Are These GMO Meatless Burgers Safe to Eat? The FDA Isn’t Sure


by Julie Fidler, Natural Society:

The FDA informed the manufacturer of Impossible Burger – a meat-like burger made using only plants – that it had not yet proven that the product’s key genetically modified (GM) ingredient is safe for consumption. The company, Impossible Foods, decided it knew better and launched the product anyway. [1]


The Impossible Burger is made using a GM form of a protein called soy leghemoglobin (SLH) or “heme,” which comes from the root nodules of soybean plants. An SLH gene is added to a yeast strain that is grown in vats using a fermentation process. Impossible Foods then isolates the heme from the yeast and adds it to the Impossible Burger, giving it a meat-like taste and blood-like red color.


Impossible Foods says on its website that it is “on a mission to make the global food system more sustainable.”

The company claims the Impossible Burger:

“…uses about 75{5f621241b214ad2ec6cd4f506191303eb2f57539ef282de243c880c2b328a528} less water, generates about 87{5f621241b214ad2ec6cd4f506191303eb2f57539ef282de243c880c2b328a528} fewer greenhouse gases and requires around 95{5f621241b214ad2ec6cd4f506191303eb2f57539ef282de243c880c2b328a528} less land than conventional ground beef from cows. It’s produced without hormones, antibiotics, cholesterol or artificial flavors.”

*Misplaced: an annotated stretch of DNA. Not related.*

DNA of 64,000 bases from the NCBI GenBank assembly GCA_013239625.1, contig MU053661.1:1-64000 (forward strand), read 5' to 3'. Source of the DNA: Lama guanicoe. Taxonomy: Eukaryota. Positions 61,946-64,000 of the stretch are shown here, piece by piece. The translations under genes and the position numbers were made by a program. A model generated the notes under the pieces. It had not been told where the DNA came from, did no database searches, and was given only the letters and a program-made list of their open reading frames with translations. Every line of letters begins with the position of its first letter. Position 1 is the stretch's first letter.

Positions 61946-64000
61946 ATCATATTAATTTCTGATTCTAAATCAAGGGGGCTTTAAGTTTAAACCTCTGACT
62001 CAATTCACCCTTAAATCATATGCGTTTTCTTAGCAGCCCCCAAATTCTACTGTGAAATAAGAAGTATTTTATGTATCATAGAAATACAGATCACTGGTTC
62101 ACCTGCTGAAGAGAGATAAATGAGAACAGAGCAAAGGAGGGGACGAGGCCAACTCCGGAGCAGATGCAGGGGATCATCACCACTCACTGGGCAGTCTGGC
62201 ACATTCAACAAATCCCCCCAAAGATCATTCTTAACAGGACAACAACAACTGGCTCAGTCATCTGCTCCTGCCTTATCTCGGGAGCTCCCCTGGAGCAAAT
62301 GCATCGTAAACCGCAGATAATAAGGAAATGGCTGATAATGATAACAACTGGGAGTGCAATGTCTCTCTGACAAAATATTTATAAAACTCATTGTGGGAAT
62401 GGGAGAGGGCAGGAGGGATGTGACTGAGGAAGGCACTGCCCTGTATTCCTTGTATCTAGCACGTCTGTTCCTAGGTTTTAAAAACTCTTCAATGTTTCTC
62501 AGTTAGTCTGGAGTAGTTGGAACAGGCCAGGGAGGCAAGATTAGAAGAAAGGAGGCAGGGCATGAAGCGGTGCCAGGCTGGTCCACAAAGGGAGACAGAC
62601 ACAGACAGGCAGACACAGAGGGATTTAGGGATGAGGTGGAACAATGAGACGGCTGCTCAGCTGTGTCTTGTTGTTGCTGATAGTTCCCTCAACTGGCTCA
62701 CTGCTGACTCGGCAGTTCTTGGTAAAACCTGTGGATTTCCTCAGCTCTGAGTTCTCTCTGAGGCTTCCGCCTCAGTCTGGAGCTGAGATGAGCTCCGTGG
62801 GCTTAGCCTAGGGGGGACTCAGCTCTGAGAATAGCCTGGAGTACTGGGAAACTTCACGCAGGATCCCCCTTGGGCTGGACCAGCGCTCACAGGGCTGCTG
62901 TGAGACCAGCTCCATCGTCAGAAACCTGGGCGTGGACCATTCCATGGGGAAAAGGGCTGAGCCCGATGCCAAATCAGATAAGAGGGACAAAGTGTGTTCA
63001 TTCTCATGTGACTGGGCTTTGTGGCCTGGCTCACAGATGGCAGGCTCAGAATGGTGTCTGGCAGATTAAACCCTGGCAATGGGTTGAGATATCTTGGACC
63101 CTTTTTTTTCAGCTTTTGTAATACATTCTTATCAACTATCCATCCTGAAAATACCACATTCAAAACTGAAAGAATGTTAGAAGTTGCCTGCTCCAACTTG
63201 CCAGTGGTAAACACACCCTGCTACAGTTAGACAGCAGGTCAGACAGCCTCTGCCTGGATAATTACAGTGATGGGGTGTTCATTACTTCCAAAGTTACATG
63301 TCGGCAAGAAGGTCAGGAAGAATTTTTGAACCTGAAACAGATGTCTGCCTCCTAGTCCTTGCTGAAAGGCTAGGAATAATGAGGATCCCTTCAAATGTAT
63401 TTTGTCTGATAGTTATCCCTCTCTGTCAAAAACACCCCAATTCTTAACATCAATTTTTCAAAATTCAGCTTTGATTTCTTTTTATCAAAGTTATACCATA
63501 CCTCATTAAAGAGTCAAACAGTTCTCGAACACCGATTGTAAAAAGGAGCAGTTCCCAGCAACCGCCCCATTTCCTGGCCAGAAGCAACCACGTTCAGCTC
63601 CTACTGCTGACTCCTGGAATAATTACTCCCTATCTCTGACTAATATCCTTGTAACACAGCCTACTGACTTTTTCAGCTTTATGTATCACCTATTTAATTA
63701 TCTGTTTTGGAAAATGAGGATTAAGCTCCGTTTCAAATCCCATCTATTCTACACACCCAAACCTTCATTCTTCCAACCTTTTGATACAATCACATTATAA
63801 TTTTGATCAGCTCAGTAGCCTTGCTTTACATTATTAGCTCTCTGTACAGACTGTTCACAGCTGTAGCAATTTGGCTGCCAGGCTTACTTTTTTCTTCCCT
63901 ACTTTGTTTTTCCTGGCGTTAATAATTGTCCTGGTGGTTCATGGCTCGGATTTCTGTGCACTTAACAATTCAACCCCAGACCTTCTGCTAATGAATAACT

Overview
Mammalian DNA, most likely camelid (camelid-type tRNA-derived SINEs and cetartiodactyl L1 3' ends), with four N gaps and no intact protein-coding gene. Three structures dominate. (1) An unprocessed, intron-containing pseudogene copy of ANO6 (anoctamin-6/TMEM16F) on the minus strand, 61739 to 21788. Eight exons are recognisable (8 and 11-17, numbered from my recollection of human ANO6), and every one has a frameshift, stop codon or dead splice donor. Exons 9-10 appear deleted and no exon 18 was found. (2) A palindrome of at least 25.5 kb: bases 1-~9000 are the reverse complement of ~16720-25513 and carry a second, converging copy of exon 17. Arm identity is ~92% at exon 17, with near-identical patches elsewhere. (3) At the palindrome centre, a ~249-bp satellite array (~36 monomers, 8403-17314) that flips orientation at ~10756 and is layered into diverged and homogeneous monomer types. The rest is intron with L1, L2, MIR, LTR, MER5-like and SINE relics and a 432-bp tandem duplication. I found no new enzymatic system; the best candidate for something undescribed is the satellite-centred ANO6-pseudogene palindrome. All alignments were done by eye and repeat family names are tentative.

The GMO faux-meat burgers are available at 43 restaurants nationwide, including several burger chains.

Documents obtained by ETC Group and Friends of the Earth U.S. through the Freedom of Information Act (FOIA) show Impossible Foods submitted an application to the FDA seeking GRAS (generally recognized as safe) status for SLH in 2014. The GRAS notification policy allows food manufacturers to decide for itself, independently of the FDA, whether or not a product is safe.

However, the FDA warned the company that SLH would not meet the basic GRAS status. The documents state:

“FDA believes that the arguments presented, individually and collectively do not establish the safety of SLH for consumption, nor do they point to a general recognition of safety.”

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